A group of Maori food and drinks businesses have joined forces to improve their chances of selling authentic Kiwi products both at home and overseas.

The IndigenousNZ Cuisine cluster was so far made up of 19 businesses, inspired by Maori business development organisation Poutama.

With products like kina pate and paua relish on the menu, the cluster was particularly focused on gaining access to overseas markets, said Poutama business adviser Vonese Walker.

"They were all really keen to look at how they could collaborate into one brand, for the purpose of looking at marketing offshore," she said.


Combing resources and expertise would allow members to reduce costs and better promote their products to the food and beverage sector.

"Some have already done well at a local level and are looking forward to how they can move offshore. There are a lot of varying strategies for development."

Markets like Australia, China and Hong Kong were in the group's sights, with market activity already underway there.

Member Gloria Viitakangas from Aotearoa Breweries said coming together would allow for better marketing and distribution.

"It's very expensive for small businesses to market themselves as a company so the benefits for operating as a cluster can help push the niche products into the market."

Another member was well-known hot chilli sauce maker Kaitaia Fire, which could share its experience of already exporting to eighteen countries.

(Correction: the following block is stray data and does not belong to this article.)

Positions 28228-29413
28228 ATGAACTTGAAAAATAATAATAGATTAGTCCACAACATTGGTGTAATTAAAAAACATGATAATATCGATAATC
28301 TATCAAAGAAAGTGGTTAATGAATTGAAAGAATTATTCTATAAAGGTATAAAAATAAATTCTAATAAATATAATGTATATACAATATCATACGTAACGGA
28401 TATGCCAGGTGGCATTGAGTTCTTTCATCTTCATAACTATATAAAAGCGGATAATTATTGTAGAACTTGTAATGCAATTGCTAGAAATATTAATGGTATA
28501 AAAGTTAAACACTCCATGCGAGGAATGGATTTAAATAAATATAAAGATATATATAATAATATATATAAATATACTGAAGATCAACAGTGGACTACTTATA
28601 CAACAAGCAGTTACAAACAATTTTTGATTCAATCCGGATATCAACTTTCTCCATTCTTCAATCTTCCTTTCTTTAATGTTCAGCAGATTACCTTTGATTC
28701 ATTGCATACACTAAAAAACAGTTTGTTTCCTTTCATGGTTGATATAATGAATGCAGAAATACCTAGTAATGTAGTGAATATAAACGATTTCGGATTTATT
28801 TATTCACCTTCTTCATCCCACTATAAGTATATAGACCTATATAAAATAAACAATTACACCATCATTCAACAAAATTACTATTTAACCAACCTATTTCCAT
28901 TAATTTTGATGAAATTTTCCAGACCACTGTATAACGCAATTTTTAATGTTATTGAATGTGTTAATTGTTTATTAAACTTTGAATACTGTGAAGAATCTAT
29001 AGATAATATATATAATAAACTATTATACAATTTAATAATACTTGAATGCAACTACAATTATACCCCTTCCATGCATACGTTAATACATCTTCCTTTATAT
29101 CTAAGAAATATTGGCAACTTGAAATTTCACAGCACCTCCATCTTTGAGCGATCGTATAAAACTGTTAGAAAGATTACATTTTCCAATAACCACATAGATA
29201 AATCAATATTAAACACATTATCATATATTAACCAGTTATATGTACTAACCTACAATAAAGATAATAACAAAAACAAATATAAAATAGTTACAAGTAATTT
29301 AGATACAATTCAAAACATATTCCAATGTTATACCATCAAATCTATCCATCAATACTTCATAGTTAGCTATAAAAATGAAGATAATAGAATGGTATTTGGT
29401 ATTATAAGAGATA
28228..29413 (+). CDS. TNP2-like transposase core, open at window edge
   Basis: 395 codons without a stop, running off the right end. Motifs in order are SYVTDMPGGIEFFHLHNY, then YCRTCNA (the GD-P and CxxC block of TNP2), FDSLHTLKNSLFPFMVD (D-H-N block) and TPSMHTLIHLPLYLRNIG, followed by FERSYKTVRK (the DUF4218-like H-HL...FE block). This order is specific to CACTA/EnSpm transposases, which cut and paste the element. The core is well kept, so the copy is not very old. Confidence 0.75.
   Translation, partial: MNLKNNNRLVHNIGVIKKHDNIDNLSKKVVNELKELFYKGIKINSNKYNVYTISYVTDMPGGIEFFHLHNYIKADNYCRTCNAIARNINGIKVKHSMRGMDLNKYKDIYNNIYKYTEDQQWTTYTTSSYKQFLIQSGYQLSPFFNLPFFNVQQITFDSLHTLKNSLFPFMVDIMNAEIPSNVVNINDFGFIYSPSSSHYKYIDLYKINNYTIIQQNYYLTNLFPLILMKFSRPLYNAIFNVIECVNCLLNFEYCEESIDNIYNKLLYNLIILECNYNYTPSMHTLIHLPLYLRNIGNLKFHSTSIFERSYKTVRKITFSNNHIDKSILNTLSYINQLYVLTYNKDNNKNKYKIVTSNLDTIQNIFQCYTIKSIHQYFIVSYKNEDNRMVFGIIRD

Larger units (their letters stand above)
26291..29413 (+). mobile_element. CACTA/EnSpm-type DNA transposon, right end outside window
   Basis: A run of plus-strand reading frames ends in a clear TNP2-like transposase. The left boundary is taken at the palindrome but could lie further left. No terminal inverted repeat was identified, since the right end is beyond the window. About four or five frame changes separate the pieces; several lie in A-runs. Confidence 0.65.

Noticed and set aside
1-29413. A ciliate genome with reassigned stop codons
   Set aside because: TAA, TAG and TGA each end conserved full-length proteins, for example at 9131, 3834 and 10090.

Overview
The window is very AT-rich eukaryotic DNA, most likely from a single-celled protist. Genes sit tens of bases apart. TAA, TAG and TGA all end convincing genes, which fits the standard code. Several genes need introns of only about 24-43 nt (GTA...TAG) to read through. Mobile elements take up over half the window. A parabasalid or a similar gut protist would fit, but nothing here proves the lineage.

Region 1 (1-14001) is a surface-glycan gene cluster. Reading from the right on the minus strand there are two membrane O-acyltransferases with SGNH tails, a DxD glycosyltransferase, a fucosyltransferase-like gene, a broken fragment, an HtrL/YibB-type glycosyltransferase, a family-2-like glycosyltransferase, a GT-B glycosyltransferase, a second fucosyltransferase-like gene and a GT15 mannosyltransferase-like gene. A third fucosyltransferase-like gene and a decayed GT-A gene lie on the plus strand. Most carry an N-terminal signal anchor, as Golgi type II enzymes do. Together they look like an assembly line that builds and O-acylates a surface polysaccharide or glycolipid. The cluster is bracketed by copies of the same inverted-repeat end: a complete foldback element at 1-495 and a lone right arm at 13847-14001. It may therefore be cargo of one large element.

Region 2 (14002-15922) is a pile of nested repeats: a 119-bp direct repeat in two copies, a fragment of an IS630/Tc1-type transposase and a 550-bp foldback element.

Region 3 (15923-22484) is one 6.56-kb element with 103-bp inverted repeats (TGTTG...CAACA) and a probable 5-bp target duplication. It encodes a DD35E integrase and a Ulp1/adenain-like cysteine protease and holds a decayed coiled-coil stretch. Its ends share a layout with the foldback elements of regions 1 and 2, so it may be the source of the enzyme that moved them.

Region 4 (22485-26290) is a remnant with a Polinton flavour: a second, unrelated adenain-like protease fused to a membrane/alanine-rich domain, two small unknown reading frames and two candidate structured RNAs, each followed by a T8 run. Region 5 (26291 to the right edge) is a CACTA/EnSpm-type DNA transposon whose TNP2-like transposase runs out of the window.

Owner Garry Sommerville said, for Kaitaia Fire, joining the cluster was about building the three Cs: credibility, critical mass, and cash.

"It's also that they have very good contacts and are approaching things from a different angle, with the indigenous New Zealand brand.

"It's a case of the more arrows in the quiver the better."

Other members of IndigenousNZ Cuisine included Chatham Islands Food Co, wineries Ostler Wines and Tiki Wines, and non-alcoholic beverages Ti Tonics and Taha Beverages.

Toku Foods with its paua relish and Apatu Aqua with its smoked fish and kina pate were also signed up.

The cluster aimed to be a one-stop-shop where potential buyers could see a wide range of products in a short time.

Walker said there were another 20-30 businesses in line to join the cluster once their products had been developed and brought to market.

There was no cost to join but producers would be responsible for supporting the joint initiatives of the collective, at shows and events for example.